Providing Industry 4.0, STEM opportunities to students
A partnership between Endress+Hauser and the Purdue Indiana Next Generation Manufacturing Competitiveness Center (IN-MaC) provide students the ability to develop STEM skills and learn more about Industry 4.0. See video.
- Endress+Hauser’s Design and Innovation Studio is designed to provide STEM-learning opportunities in Central Indiana for primarily younger students to get them interested in science and technology and provide a fun learning perspective.
- The studio offers tutorials on many manufacturing topics such as robotics, coding and additive manufacturing, which have a growing role in manufacturing.
Endress+Hauser’s Design and Innovation Studio in Greenwood, Ind., is equipped with Industry 4.0 technology and STEM-learning opportunities for students K-8 as well as applications for high school students. The center offers education and tutorials in 3D printing, robotics, engineering and science modules and coding. Teachers can reserve the space as an extension of their classroom activities as all curriculum is aligned with Indiana State Standards.
In a video interview, Nicole Otte, director of workforce development for Endress+Hauser, discussed the project and its impact on students in the greater Indiana area as well as plans for the future.
Otte said Endress+Hauser first connected with IN-MaC through an internship grant in 2020 that allowed us to use reimbursement funding for our college interns from Purdue and Ivy Tech to fund our first paid high school interns in the 2020-21 school year. They also partnered with IN-MaC for a micro-grant to help in the transition of our Community Career+Education Forum from a live event to a virtual event during COVID.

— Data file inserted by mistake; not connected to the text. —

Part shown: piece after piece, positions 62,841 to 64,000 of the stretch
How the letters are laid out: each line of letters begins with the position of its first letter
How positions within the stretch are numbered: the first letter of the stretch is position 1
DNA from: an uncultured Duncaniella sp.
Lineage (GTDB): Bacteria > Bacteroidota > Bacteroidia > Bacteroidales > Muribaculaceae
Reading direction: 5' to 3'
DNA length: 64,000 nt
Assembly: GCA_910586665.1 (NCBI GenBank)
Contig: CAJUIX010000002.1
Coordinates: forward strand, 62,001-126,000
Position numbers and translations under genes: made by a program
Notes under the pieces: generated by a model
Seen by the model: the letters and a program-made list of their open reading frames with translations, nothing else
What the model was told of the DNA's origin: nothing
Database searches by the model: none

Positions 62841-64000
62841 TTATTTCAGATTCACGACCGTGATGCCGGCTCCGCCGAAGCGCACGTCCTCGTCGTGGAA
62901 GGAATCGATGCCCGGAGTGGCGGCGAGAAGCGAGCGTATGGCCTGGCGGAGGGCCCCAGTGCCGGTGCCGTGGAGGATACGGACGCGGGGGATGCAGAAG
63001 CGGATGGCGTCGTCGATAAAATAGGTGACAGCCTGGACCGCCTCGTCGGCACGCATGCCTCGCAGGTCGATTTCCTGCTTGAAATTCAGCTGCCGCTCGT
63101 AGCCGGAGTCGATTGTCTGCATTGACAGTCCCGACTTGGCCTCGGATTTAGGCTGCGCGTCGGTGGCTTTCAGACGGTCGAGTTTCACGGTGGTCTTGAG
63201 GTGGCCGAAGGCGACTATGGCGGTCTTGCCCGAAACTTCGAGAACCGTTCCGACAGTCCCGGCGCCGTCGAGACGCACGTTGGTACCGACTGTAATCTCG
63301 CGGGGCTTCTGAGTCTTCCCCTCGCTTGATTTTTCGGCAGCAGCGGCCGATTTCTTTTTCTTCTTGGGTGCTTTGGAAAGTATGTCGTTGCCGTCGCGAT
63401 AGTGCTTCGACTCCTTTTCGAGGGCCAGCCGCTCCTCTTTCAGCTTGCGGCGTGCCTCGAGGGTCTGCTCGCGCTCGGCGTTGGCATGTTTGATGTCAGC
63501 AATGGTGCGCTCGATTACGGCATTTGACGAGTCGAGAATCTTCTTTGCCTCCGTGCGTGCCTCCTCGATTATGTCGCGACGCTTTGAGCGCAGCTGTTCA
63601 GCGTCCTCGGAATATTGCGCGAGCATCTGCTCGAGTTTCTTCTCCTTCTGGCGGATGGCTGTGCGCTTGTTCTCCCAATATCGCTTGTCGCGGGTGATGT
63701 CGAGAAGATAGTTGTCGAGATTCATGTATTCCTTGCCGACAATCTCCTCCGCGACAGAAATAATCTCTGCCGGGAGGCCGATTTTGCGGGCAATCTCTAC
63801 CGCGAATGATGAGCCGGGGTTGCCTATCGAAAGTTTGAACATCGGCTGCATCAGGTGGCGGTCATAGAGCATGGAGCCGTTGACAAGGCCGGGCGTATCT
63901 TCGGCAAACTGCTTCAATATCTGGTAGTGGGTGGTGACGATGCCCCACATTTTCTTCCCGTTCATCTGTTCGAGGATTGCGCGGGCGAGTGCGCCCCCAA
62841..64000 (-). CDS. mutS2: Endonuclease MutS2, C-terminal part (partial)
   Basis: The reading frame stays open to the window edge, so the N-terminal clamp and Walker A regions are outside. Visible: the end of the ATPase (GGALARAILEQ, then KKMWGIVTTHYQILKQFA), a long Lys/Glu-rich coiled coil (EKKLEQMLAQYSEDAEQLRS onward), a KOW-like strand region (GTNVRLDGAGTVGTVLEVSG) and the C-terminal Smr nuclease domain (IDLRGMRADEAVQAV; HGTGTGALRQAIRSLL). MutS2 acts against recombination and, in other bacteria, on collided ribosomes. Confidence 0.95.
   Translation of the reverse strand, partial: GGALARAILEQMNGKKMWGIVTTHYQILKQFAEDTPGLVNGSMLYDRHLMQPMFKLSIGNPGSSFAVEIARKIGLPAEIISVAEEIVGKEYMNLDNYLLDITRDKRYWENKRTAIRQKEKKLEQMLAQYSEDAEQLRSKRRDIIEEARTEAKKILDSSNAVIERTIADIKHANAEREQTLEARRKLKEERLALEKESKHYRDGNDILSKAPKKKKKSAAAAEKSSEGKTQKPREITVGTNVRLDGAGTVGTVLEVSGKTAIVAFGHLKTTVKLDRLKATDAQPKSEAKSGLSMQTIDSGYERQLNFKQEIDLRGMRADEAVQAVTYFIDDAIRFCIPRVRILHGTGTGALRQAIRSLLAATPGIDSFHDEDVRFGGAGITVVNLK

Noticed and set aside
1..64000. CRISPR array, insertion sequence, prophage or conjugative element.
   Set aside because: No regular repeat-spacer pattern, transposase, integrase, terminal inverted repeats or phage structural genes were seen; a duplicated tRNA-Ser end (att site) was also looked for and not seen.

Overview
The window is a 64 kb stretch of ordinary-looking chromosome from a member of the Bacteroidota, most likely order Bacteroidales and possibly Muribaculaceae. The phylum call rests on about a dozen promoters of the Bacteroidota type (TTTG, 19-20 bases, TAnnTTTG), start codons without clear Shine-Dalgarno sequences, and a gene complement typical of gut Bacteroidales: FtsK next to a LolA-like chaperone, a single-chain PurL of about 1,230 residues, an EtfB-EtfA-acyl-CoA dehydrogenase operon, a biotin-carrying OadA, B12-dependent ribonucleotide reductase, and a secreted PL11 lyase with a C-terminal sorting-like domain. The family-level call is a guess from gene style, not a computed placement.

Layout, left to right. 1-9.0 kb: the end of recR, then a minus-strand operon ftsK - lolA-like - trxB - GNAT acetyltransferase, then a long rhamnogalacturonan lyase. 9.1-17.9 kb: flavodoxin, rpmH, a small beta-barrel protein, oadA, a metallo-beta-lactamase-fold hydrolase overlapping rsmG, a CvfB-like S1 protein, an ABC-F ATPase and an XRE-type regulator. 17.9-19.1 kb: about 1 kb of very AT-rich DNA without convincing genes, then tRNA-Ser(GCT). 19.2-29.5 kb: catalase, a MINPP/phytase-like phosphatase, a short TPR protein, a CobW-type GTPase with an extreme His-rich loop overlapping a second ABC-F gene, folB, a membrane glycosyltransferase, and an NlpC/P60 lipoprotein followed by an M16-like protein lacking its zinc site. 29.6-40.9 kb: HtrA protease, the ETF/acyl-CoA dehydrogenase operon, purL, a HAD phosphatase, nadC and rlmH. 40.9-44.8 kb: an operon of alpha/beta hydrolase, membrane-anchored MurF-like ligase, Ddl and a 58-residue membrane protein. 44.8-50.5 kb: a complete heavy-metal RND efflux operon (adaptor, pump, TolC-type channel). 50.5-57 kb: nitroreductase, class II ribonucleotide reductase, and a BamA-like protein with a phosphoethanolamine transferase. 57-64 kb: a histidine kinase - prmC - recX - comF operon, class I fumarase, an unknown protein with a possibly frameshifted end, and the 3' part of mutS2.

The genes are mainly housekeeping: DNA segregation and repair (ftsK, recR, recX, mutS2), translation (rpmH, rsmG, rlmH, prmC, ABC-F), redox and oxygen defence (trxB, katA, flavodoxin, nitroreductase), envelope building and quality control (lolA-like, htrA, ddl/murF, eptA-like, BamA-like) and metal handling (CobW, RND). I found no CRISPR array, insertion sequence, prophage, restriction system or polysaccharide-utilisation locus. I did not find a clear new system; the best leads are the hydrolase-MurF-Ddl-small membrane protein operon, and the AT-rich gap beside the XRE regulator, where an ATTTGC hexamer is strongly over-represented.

“We were trying to figure out how are we going to create this event and make it virtual,” Otte said, which led to them pivoting toward the Design & Innovation Studios. They were looking to get more hands-on training and development.
“There had been a few of them already in the state with automotive manufacturers,” she said. “They were to the north and south of us, but nowhere in our local area.”
This inspired them to apply for a local grant and implement the innovation studio and start building a network with the local schools and building connections with educators and students.
Both sides, Otte said, also had specific goals in mind for the project.
“Our main goal was continuing that path of getting students at an early age and exposed to a career. IN-MaC also gave us the opportunity to create and design a replica of an innovation studio at one of our local schools,” she said. It was made easier, Otte added, because they also already had a space, teacher and an existing STEM program available.
“In terms of expectations from IN-MaC, they want to make sure we’re inviting schools and have them here on a regular basis,” Otte said.
Otte said the program, overall, has been successful with a Girls, Inc. visit in the summer and plans in place for an intermediate school of 450 students to visit the Design & Innovation Studio on a rotating basis so all the students get equal amounts of exposure.
Chris Vavra is web content manager, Control Engineering, CFE Media and Technology, email@example.com.
See videos with more information on past projects below.